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Where there is no law, but every man does what is right in his own eyes, there is the least of real liberty
Henry M. Robert

“A devilish sign”

Yevhen MARCHUK on Russian tanks’ appearance in Ukraine
17 June, 2014 - 11:58

For days, the media have been covering efforts of pro-Russian terrorists to turn the city of Snizhne, Donetsk oblast, into another outpost of mercenaries. The Ukrainian government took no action, or, if it did take some, they were totally inadequate. Thus, Snizhne citizens were shocked by what they saw on June 13. Three Russian tanks had rolled into the city center, Donbass.ua reported.

Locals told the media that the tank crews had come from Russia, if their accent was anything to go by. “The guys wear no insignias, but the machines are, to my knowledge, absent in Ukrainian service,” Vladyslav Kornieiev told Donbass.ua. “Judging by their looks, these are T-90 ‘Vladimir’ tanks, close to the most powerful and newest model in Russia’s arsenal.”

“Early on June 13, three T-72 tanks crossed the Russia-Ukraine border. One tank has stayed in Snizhne. Two other tanks have moved out of the city. On the outskirts of Snizhne, these tanks have been intercepted by Ukrainian troops. The battle is ongoing. There is information that a Russian T-72 was hit,” Interior Minister Arsen Avakov said in comments published by Censor.net.

Leader of the Information Resistance group Dmytro Tymchuk made a similar statement on his page on Facebook: “According to the latest data available to the Information Resistance, information about Snizhne terrorist groups operating two tanks is true. According to preliminary data, these are T-72 tanks. Information on tanks in Snizhne has been confirmed by our sources as well as the headquarters of anti-terrorist operation (ATO).”

There has also been a video posted online that corroborates the tanks’ moves across Snizhne.

The Ministry of Defense, however, refused to comment on this information, telling us that it was the responsibility of the ATO headquarters. Spokesman of the ATO headquarters Vladyslav Selezniov told The Day: “I saw this information online, but I cannot comment on it until there is official confirmation or refutation” [?! – Ed.].

Situation with the State Border Guard Service of Ukraine (DPSU) was similar, as head of its department for media relations, providing access to public information and citizen appeals Oleh Slobodian was unable to comment, citing the lack of access to information. Earlier, the Euromaidan Self-Defense blocked the DPSU’s chief office demanding the resignation of its head Mykola Lytvyn.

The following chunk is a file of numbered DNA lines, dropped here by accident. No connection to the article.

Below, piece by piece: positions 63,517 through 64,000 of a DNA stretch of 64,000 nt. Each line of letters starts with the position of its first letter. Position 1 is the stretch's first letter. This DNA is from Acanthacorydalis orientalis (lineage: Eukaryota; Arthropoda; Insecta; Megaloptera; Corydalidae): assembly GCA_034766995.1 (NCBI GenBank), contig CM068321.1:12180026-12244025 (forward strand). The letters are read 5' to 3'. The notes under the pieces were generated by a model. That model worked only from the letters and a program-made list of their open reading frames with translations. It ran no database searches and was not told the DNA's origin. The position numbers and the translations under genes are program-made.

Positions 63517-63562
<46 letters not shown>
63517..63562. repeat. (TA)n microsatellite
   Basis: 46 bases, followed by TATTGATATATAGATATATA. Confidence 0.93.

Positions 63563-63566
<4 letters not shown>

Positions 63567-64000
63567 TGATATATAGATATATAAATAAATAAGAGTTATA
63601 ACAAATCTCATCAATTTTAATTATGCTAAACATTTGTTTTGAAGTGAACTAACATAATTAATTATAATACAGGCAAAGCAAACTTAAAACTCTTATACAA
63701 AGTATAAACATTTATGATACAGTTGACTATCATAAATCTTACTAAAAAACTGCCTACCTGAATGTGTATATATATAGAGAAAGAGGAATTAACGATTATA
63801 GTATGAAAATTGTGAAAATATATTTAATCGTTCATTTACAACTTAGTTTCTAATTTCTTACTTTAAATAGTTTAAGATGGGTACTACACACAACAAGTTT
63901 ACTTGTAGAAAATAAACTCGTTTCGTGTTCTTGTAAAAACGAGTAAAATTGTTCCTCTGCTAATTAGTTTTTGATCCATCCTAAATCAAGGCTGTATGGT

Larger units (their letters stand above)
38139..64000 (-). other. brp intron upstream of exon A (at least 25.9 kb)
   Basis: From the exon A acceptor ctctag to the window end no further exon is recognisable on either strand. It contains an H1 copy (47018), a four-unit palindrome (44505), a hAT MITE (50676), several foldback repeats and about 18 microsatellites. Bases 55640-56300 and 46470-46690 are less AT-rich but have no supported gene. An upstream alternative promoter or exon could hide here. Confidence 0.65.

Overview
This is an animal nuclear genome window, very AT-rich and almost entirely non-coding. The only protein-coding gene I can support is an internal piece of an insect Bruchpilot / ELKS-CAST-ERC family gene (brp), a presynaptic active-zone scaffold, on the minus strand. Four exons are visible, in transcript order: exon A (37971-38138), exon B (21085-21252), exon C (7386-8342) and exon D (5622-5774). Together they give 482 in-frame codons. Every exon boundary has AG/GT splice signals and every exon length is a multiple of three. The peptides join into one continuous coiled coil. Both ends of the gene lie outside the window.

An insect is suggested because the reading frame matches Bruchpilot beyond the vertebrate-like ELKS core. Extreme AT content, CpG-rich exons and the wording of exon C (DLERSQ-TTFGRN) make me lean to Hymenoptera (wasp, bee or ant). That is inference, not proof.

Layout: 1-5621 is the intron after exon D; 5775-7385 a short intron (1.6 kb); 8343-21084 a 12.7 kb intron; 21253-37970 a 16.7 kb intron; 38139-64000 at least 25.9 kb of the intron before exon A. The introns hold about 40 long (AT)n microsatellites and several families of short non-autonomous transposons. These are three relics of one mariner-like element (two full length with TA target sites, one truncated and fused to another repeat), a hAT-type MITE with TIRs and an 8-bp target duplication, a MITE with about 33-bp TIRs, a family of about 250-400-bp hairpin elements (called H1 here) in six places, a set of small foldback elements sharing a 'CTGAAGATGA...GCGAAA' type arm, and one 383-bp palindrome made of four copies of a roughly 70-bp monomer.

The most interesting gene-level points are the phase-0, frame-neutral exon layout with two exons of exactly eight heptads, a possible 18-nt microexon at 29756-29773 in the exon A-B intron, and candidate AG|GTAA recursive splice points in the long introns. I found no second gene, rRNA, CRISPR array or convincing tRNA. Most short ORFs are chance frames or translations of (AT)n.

Yevhen MARCHUK, statesman:

“This is the Russian response to the peace initiatives of President Petro Poroshenko. It is exactly as I expected, and with deep sadness wondered on naivety of some of our politicians, including the new president’s team. This is just the beginning.

“As we know, a large portion of the border is completely open, somewhere around 100 km. Russian technique has been long known: they will now engage in delaying tactics, distract us with talks, filling the region with paramilitary structures and equipment all along. Of course, at the same time they will say ‘we do not know who are these people and whose is this equipment.’

“Later on, negotiations on their part will involve a totally new component, the essence of which is something like this: ‘Comrades, you neither own nor govern the Donbas.’ I remember now how a few days ago some Russian official said that Donetsk and Luhansk People’s Republics are vanguard of the ‘Russian world’ in Ukraine.

“Therefore, today’s statement by Vasyl Krutov that the border will be closed in the near future means that it is not closed now. If we do not want to impose martial law, we need a new format for the ATO, although martial law does not equal to war. Martial law would allow the army to enter the border areas on the Ukrainian side.

“I think this is a devilish sign of rapid deterioration in the Donbas. If the government procrastinates for too long, Russia will obtain additional arguments in negotiations. It is their technique – to create a basis of their own for negotiations and leverage with respect to the partner.

“When our government will at least hear people who know this Russian subject?”

By Ivan KAPSAMUN, The Day
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